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Sarcomas are a diverse and relatively rare group of malignant tumors, originating in supportive and connective tissues such as bones, tendons, cartilage, muscle, and fat – the so called “mesenchymal cells”. They only account for slightly more than 1% of all cancer diagnoses in adults and for nearly 21% of all solid malignant cancers in children and young adults. Approximately 50 distinct subtypes exist, defined by the type of cells they arise from. Basically, sarcomas can occur at any age and are not restricted to a specific location of the body. However, there are two basic categories of sarcoma: soft tissue sarcoma and bone and joint sarcoma.

Sarcomas are often misdiagnosed, as they can arise anywhere in or on the body, frequently hidden deep in the limbs. Sometimes they are thought to be sports injuries and thus treated incorrectly. When eventually diagnosed, they may be large and difficult to remove surgically and they may have metastasized.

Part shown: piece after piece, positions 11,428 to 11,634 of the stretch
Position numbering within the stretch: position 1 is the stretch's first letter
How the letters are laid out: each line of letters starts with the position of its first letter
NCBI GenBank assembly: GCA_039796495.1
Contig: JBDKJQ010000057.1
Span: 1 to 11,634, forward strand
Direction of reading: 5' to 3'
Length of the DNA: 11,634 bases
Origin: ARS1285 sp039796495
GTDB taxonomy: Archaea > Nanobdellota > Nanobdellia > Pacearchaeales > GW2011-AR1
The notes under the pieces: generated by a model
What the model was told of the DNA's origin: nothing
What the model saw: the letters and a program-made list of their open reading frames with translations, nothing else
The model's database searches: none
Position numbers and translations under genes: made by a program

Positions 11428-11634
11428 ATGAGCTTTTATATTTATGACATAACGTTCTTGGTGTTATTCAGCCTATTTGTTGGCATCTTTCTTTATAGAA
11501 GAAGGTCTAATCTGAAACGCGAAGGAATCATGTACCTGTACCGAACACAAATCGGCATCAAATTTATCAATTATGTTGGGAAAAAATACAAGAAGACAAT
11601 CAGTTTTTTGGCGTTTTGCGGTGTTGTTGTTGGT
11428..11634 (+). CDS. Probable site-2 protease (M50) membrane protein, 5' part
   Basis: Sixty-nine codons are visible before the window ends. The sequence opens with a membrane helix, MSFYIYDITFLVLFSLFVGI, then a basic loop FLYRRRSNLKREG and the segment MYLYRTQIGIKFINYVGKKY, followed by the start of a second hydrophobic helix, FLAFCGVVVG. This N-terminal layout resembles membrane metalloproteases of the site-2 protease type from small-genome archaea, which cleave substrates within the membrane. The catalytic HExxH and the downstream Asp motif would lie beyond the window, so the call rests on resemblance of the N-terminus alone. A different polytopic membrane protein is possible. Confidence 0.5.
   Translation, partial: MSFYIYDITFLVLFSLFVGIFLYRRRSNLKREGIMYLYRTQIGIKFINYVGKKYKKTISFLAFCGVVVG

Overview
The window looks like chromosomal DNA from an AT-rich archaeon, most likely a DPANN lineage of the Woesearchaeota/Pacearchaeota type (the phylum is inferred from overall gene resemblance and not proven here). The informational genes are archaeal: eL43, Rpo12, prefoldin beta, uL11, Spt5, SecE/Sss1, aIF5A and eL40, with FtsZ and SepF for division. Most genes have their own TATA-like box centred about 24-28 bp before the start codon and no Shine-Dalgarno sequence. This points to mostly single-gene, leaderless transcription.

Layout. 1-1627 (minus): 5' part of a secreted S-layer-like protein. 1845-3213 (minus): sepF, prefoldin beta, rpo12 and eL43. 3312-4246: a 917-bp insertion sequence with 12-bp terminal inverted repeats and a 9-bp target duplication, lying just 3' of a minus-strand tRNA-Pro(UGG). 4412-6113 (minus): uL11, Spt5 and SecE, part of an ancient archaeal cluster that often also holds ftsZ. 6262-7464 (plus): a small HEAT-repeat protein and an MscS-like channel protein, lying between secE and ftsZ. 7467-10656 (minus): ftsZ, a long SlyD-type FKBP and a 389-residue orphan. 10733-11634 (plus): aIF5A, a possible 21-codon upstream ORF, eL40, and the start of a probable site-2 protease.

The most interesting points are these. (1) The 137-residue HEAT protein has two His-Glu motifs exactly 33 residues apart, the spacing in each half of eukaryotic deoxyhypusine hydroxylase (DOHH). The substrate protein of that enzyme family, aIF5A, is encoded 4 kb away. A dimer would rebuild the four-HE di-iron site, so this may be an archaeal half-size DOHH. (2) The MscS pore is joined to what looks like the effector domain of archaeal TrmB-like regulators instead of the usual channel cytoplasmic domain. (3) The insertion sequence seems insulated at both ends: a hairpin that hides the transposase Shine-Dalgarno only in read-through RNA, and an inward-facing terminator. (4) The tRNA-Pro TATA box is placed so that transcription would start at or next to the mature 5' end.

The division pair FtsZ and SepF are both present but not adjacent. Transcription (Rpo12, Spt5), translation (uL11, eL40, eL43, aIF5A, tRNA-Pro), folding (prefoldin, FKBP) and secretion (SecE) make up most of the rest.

The vast majority of diagnosed sarcomas are soft tissue sarcomas, while malignant bone tumors make up just over 10%. The rarity of the disease combined with the diverse number of subtypes can make sarcomas very difficult to treat correctly as well as to study. Therefore, please remember: Sarcomas need to be treated by specialists, if possible in specialized centers!


Understanding the names of malignant sarcomas

Name: Sarcoma type/tisue of origin: 
Leiomyosarcoma Smooth muscle
Liposarcoma Fat tissue cells
Fibrosarcoma Connective tissue cells
Osteosarcoma Bone cells
Synovial sarcoma Joint capsule cells
Rhabdomyosarcoma Striated muscle
Angiosarcoma Blood vessels
Chondrosarcoma Cartilage cells
Neurofibrosarcoma Nervous system cells
Lymphangiosarcoma Lymph vessel cells

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